Of course, the Christmas firtree is not just Russian symbol of Christmas and New Year. But for Russians the Christmas tree and its decoration is very important. Their special love are small and flexible Russian firtrees, which smell so fresh and wonderful. It is considered that such living Christmas tree must be in every family with children. And, of course, Christmas toys and decorations - they must be various, original and masterful. Russians don't like hackneyed crafts, they also often make Christmas decorations themselves. 

Christmas-Tree Shows for Children
 Christmas-Tree Shows are traditional holiday events for children, which are usually held in Russian recreation centres, clubs, theatres and even in the Town Hall, the Kremlin, the Cathedral of the Christ the Saviour, Luzhniki Sport Complex, the Hall of Columns and other famous places. These events are usually theatrical fancy-dress performances with the participation of Ded Moroz, Snegurochka and characters from Russian fairy-tales, cartoons and films. Children are not just watchers but active participants of the performances. They sing and dance in a ring around the big Christmas Tree, take part in games and contests, help actors in their theatrical adventure. In the end Ded Moroz presents all the children with gifts. Christmas-Tree shows were created in the Soviet time, and it is still the best present parents can give their kids in Russia.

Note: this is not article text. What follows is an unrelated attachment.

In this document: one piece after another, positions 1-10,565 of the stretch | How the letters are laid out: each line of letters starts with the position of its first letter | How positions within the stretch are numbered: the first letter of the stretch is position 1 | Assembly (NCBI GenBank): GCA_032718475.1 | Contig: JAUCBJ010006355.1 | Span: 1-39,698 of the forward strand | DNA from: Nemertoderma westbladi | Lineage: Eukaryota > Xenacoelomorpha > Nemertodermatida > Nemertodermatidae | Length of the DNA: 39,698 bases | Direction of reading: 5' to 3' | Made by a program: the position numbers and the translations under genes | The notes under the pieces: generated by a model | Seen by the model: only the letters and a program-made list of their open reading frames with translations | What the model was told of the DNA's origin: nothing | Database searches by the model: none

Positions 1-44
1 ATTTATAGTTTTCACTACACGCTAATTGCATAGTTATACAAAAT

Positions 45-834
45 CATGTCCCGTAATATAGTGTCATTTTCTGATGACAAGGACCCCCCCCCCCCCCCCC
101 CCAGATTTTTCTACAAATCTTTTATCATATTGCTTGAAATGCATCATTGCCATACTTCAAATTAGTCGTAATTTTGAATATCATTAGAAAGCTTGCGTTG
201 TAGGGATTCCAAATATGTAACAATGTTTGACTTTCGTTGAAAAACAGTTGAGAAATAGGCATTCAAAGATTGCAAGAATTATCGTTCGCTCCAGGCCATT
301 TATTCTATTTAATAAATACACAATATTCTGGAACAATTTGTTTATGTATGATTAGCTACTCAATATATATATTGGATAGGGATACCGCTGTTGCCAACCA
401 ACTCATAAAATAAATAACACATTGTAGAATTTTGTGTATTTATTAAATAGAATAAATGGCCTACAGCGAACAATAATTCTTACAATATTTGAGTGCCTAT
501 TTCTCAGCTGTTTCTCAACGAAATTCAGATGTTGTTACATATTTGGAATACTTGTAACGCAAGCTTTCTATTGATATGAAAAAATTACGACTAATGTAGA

Reportage from the Chritmas-Tree Show in the Kremlin (in Russian)

Chinese Astrology
Russians like their traditions, but they are also very good in adoption of some foreign culture elements. Many symbols of European and American Christmas holidays have already come into Russian culture and don't look like something alien. The truly amazing thing is Chinese astrology which have recently become a real madness for Russian people. Almost every person can tell you what is the symbol of the coming year (by the way, in 2012 it is a Dragon). It has become very popular to present souvenirs in the form of these symbols. Some people even try to cook the dishes the astrology animal would like or to dress in this animal's colours. Like all fashion trends this ardour for Chinese astrology is buzzy and kind of fool, but many people find it very funny, so Chinese Dragons, Snakesand Monkeys surely will come to visit us next several years. 


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Author: Julia Alieva

Tags: Russian Winter New Year Christmas